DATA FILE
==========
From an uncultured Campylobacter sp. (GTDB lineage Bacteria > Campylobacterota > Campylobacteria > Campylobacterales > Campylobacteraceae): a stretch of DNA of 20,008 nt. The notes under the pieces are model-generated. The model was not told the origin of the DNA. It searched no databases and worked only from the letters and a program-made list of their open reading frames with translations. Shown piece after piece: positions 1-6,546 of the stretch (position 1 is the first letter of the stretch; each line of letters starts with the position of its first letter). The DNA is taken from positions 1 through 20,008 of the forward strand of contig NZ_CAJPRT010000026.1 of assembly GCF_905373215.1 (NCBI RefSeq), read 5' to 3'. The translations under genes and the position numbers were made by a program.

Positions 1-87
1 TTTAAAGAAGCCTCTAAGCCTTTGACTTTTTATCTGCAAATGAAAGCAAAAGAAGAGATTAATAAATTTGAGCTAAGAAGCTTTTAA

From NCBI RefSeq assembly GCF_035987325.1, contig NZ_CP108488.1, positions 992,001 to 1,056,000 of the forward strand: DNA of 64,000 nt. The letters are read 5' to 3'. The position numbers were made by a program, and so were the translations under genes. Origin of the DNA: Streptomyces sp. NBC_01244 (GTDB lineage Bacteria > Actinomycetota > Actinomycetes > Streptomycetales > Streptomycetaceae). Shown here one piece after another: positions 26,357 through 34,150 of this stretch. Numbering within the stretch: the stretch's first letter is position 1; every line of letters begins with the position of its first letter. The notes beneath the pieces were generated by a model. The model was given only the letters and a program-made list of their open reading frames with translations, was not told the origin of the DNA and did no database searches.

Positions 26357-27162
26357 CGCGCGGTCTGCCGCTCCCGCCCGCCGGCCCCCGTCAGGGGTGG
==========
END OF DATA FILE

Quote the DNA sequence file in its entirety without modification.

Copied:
From an uncultured Campylobacter sp. (GTDB lineage Bacteria > Campylobacterota > Campylobacteria > Campylobacterales > Campylobacteraceae): a stretch of DNA of 20,008 nt. The notes under the pieces are model-generated. The model was not told the origin of the DNA. It searched no databases and worked only from the letters and a program-made list of their open reading frames with translations. Shown piece after piece: positions 1-6,546 of the stretch (position 1 is the first letter of the stretch; each line of letters starts with the position of its first letter). The DNA is taken from positions 1 through 20,008 of the forward strand of contig NZ_CAJPRT010000026.1 of assembly GCF_905373215.1 (NCBI RefSeq), read 5' to 3'. The translations under genes and the position numbers were made by a program.

Positions 1-87
1 TTTAAAGAAGCCTCTAAGCCTTTGACTTTTTATCTGCAAATGAAAGCAAAAGAAGAGATTAATAAATTTGAGCTAAGAAGCTTTTAA

From NCBI RefSeq assembly GCF_035987325.1, contig NZ_CP108488.1, positions 992,001 to 1,056,000 of the forward strand: DNA of 64,000 nt. The letters are read 5' to 3'. The position numbers were made by a program, and so were the translations under genes. Origin of the DNA: Streptomyces sp. NBC_01244 (GTDB lineage Bacteria > Actinomycetota > Actinomycetes > Streptomycetales > Streptomycetaceae). Shown here one piece after another: positions 26,357 through 34,150 of this stretch. Numbering within the stretch: the stretch's first letter is position 1; every line of letters begins with the position of its first letter. The notes beneath the pieces were generated by a model. The model was given only the letters and a program-made list of their open reading frames with translations, was not told the origin of the DNA and did no database searches.

Positions 26357-27162
26357 CGCGCGGTCTGCCGCTCCCGCCCGCCGGCCCCCGTCAGGGGTGG